The months prior to my LEJOG walk I experimented with different types of dry and wet expedition food, trying to find the right balance of affordability and weight. While the food was tasty and nutritionally well balanced I just couldn’t afford to fund my whole walk on it.

I had to find a way to make sure I hit my daily calorie count of between 4000-5000 so not to lose too much weight but more importantly enjoy what I was eating.

After doing a bit of research (this article was pretty helpful) I figured the best idea would be to make up little breakfast bags containing porridge or Weetabix with granola, dried fruit and powdered milk. Cheap, easy to make and lightweight to carry in batches of 10-12 days, I would post them ahead to carry at the start of each stage.

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Putting breakfast and food packs together.

Lunch was bought on the go. I passed a lot of shops so it would generally be a bread roll filled with cheese and meat, a pasty or pork pie, nuts, fruit and chocolate bars.

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Nothing beats ham and pease pudding sarnies.

Dinner was again whatever I could source from shops. Pasta in bags, noodles, cous cous or soup, lots of chicken, more cheese and plenty of vegetables. I generally got good at knocking up a cheap hearty meal and my favourite was a packet of noodles cooked with tuna, spring onions, red pepper and olives. This would often cost me around £3, which is a bargain for something so simple and filling.

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Cheap and easy to put together.

However I did have some expedition food, kindly provided by the online outdoor company Above and Beyond. They sent me food from Extreme Food and Real Turmat which were posted ahead to use later on in the walk where it would be harder to come by food.

I tried the Extreme Food packs first when I was walking in the Pennines. They are freeze dried, lightweight, high in calorie sealed packs of food and I had three meals to try: chilli con carne, chicken & pesto pasta and chicken tikka masala.

The walking along the Pennine Way was long and hard so tucking into something easy to prepare was essential. You simply tear off the top and pour boiling water in before sealing it and leaving it to hydrate. However on my first go I made the mistake of pouring too much water in and my chicken & pesto pasta turned out to be more of a soup. A tasty soup but I like my pasta a bit a la dente.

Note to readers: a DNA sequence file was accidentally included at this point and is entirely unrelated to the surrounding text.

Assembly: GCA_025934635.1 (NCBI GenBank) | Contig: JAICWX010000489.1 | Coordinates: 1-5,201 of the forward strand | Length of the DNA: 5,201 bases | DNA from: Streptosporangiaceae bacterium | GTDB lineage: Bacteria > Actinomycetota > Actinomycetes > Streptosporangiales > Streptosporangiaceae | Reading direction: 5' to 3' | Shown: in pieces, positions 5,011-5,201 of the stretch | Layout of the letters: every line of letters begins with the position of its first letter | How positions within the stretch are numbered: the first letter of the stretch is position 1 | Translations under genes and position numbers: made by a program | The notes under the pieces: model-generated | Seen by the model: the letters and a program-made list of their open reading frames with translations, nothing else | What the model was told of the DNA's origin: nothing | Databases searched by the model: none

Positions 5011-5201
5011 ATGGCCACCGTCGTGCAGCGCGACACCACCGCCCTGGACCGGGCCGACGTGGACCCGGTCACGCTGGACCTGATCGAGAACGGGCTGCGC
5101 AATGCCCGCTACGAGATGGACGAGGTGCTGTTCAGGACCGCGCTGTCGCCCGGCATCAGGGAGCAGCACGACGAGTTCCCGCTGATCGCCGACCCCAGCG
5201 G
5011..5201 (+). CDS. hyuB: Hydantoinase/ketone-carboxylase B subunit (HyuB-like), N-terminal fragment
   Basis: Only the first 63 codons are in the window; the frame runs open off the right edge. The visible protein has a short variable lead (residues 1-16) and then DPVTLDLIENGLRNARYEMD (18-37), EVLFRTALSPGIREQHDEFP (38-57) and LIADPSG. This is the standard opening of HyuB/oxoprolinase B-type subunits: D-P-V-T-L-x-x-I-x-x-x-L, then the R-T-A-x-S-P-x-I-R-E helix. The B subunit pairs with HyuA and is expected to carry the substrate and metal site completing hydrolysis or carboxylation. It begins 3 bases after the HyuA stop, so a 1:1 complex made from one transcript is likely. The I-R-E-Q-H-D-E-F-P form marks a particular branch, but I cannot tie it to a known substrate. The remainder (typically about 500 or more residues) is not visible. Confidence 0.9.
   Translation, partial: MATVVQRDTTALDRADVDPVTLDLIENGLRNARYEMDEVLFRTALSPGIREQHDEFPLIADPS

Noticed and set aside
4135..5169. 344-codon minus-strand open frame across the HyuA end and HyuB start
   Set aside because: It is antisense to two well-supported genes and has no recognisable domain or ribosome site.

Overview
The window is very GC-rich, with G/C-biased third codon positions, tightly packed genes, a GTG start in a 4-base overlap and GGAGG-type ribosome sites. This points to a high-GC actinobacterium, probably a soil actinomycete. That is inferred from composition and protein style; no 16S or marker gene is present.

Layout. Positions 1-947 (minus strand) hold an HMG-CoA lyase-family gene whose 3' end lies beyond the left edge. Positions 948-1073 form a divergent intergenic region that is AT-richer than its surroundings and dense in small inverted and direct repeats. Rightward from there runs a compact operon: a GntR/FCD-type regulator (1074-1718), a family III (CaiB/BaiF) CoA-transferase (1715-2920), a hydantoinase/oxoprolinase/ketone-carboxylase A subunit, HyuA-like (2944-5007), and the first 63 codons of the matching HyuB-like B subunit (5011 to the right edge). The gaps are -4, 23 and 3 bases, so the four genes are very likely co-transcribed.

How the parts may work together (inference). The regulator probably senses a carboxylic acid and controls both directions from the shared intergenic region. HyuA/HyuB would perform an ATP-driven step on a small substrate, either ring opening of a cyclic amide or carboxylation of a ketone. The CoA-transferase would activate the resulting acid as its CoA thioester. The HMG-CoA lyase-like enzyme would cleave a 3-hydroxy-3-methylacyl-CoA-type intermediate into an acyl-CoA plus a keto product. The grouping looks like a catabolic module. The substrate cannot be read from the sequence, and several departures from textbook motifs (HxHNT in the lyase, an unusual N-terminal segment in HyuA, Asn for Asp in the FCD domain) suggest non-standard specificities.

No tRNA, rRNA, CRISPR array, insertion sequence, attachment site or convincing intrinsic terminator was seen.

I hadn’t read the instructions properly and poured past the level it showed. I didn’t make the mistake with the other two packs and tucked into those later on, having a fondness for the tikka masala.

The Real Turmat meals were tried when I was walking part of the West Highland Way. Freeze-dried and vacuum packed they profess to retain the natural taste and provide good nutritional value. I had a pasta bolognaise and a chicken curry to try.

After walking all day in the rain I arrived at a campsite in Inverarnan, which had a shelter you could go in to dry clothes and cook. The shelter was buzzing when I got there. People cooking the same bland food from the camp site shop: what looked like tinned dog food or noodles.

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Shelter at Inverarnan

I got the chicken curry out, poured some boiling water and waited. It smelt good and tasted amazing.  Definitely needed after a long day walking wet through to the bone. I got a few jealous looks from people sitting near me so I drew the bag in close, ready to fight to the death with my spork to protect what was mine. It was like a scene from some prison drama.

Out of the two I have to admit I preferred the Turmat. It just seemed to hold its taste better. Yes the Extreme Foods were lighter and easier to pack but when given the choice of something hot and tasty at the end of a soaked day, sitting in a shelter in the hills of Scotland while the rain battered off the roof, it just seemed to me to be the better option.

Beats the dehydrated dust I used to eat.